Tal Danino, University of California, San Diego
We previously constructed a synthetic E. coli genetic network which produces oscillations in protein levels. However, when E. coli cells divide, they quickly lose synchrony with their progeny within 2-3 cell divisions producing a wide variability in oscillation phase across a population. I am studying an intracellular quorum sensing circuit that will enable cells to communicate their phases and allow them to synchronize their oscillatory behavior. Theoretical work has previously shown a design in which cells could synchronize via the luxIR system from Vibrio Fischeri. Molecular cloning techniques, microfluidics, and modelling are used to study the dynamics of synchronization for a population of cells.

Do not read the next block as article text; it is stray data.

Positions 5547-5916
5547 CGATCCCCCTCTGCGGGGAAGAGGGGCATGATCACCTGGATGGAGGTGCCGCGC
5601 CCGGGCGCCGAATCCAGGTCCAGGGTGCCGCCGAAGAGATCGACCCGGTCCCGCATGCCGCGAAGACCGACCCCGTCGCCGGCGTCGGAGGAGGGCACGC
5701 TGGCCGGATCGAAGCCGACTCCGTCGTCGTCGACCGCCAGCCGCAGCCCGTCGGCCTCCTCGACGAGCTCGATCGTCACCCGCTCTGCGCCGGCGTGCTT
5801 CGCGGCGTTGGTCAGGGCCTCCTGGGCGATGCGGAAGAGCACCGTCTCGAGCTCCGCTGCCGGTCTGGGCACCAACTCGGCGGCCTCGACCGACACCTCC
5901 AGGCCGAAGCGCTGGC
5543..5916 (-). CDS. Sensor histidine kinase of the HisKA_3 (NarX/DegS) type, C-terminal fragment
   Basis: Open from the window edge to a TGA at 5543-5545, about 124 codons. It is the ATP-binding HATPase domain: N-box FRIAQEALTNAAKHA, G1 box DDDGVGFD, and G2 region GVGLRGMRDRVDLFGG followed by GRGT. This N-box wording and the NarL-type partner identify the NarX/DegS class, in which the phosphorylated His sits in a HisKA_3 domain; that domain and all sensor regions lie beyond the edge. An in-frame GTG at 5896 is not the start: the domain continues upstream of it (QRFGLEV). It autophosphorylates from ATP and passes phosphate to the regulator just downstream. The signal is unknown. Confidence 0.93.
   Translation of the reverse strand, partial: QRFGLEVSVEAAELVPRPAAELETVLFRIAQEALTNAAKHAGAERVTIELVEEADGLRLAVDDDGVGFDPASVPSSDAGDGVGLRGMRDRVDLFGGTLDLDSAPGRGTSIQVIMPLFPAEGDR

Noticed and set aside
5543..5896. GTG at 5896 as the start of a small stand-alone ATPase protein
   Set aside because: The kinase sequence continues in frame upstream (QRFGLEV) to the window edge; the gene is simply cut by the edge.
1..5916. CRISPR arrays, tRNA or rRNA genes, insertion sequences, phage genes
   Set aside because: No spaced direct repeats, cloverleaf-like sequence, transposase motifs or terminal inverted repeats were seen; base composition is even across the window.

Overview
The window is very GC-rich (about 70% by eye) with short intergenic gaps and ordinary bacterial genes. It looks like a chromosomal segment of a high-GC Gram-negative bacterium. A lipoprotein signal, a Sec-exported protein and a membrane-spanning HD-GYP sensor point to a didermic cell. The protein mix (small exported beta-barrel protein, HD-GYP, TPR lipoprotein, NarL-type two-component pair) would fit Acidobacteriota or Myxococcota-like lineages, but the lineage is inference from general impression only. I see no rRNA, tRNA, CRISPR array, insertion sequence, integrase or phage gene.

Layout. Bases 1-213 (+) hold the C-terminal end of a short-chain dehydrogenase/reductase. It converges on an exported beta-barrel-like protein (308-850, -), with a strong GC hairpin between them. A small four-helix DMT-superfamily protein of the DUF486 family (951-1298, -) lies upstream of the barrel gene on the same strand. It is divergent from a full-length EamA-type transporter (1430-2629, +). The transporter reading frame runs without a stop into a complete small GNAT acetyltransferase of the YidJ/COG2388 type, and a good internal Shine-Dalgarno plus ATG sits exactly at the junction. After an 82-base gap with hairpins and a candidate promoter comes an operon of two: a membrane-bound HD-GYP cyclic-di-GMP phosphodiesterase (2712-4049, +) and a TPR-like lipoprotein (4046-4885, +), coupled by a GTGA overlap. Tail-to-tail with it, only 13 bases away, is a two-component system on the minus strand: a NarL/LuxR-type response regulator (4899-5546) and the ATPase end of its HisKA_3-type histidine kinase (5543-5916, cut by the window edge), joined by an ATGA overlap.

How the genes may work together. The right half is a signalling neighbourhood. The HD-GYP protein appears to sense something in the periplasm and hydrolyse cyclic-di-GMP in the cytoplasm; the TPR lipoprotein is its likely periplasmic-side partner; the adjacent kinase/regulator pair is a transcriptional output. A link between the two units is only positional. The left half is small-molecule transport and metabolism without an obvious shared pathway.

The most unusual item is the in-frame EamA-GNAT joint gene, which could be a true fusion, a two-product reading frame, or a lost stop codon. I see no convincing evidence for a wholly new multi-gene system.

Abstract Author(s): Tal Danino, Jesse Stricker, Lev Tsimring, Jeff Hasty